Background: Anaphylaxis and anaphylactic-like reactions in the perioperative period are a significant concern for anesthesiologists and surgeons. With an incidence as high as one in 3500 and a mortality rate of 3 to 6 percent, proper management of these reactions is essential. The available surgical literature provides varied and unclear guidelines for determining the nature of these reactions and has no consensus treatment algorithm. The authors present a rare case of hypersensitivity reaction to methylene blue during cleft lip repair. A review of current literature for best-practice evaluation and management guidelines follows.
Methods: Literature review was performed using search terms including "anaphylaxis," "hypersensitivity," "allergy," "perioperative," and "intraoperative." Results from basic science literature, case reports, and clinical studies were used, as were personal communications with leading investigators in allergy and immunology.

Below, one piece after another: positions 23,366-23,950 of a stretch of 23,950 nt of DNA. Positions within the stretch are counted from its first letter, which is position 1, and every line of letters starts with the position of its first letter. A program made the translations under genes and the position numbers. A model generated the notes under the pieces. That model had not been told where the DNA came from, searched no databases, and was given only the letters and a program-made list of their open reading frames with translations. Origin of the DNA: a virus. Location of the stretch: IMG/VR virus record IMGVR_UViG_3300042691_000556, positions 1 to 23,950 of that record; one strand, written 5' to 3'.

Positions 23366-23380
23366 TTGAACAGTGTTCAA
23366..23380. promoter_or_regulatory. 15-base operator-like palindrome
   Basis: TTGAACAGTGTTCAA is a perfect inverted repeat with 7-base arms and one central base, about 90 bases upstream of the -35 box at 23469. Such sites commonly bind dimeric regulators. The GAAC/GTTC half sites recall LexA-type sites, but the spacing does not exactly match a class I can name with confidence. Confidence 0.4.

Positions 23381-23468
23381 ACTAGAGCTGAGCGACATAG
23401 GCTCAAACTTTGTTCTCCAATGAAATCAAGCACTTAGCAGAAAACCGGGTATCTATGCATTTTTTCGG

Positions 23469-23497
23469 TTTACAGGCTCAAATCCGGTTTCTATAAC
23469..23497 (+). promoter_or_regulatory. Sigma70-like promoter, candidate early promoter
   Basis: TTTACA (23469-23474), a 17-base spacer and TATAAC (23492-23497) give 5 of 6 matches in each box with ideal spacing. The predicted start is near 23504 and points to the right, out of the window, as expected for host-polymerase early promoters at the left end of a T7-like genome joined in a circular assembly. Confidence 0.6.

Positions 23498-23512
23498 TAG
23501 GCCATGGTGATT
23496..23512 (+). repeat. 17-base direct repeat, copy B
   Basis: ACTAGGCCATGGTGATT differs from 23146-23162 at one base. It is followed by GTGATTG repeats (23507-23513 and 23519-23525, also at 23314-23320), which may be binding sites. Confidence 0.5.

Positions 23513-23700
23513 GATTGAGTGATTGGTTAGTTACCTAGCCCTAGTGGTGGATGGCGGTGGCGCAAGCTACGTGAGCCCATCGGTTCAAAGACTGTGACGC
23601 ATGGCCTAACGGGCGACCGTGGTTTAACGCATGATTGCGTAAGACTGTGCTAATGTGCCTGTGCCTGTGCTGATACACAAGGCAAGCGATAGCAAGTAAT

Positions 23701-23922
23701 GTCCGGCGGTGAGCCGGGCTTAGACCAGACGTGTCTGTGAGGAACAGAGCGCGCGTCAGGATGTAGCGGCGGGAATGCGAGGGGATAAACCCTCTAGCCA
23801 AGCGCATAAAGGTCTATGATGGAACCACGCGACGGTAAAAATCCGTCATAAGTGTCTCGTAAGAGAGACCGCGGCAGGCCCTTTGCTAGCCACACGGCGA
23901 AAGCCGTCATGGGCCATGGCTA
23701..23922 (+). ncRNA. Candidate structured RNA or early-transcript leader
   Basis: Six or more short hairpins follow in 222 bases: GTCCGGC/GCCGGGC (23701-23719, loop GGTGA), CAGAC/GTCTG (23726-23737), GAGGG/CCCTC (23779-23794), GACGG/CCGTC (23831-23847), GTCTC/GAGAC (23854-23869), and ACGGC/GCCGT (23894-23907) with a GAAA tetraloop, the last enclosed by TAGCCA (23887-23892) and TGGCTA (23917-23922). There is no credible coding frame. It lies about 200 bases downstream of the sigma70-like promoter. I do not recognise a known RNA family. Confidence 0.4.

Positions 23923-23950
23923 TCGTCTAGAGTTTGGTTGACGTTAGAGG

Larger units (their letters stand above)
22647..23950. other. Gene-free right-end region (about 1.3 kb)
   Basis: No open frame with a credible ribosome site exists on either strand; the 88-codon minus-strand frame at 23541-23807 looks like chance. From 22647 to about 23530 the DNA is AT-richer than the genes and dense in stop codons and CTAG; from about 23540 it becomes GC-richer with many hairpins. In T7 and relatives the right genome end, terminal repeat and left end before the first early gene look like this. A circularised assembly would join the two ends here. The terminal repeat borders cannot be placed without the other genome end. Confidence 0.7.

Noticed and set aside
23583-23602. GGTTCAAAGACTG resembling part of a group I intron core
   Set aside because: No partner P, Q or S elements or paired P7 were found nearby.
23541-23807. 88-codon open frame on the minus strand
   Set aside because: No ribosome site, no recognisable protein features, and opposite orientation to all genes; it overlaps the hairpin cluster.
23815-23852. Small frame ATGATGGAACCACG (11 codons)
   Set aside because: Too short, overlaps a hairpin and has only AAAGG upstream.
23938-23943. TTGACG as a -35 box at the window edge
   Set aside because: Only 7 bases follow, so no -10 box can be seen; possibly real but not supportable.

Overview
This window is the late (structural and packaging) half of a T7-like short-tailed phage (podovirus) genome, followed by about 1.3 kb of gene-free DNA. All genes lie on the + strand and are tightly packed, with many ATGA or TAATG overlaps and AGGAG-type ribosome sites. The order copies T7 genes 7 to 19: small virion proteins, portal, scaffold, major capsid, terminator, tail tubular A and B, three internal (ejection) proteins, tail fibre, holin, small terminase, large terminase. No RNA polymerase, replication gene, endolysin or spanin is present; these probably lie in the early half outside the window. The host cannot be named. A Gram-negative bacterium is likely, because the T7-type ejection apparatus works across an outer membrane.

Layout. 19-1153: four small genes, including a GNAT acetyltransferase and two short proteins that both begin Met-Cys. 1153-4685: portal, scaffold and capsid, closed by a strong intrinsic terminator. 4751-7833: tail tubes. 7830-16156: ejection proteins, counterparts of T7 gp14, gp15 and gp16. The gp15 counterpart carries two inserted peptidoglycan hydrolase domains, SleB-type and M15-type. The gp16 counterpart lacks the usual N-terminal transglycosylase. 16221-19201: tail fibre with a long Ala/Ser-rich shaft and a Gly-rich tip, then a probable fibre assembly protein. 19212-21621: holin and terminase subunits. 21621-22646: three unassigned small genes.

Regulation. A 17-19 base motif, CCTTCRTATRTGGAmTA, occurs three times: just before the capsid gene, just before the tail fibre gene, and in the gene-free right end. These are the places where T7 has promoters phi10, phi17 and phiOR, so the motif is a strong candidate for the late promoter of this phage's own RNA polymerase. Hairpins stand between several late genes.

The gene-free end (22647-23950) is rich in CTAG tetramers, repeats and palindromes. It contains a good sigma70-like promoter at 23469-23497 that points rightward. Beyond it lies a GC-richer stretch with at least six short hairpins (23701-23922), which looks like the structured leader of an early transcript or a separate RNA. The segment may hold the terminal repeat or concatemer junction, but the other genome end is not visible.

Results: Despite variations in incidence, reporting, evaluation, and management, the authors found that immediate treatment should include epinephrine, steroids, and histamine-1- and histamine-2-blocking agents. In the event of reactions with characteristics of anaphylaxis, obtaining tryptase levels 1, 4, and 24 hours after the event provides the most accurate biochemical evidence. Skin-prick and intradermal testing by an allergy specialist should be performed 6 or more weeks after the reaction.
Conclusions: With the unique exposure risks in the perioperative period, it is the surgeon's responsibility to aid in the proper immediate and short-term treatment of anaphylaxis and anaphylactic-like reactions. Proper biochemical evaluation at the time of reaction can be critical in helping the patient avoid future reactions and should not be overlooked.
Clinical question/level of evidence: Therapeutic, V.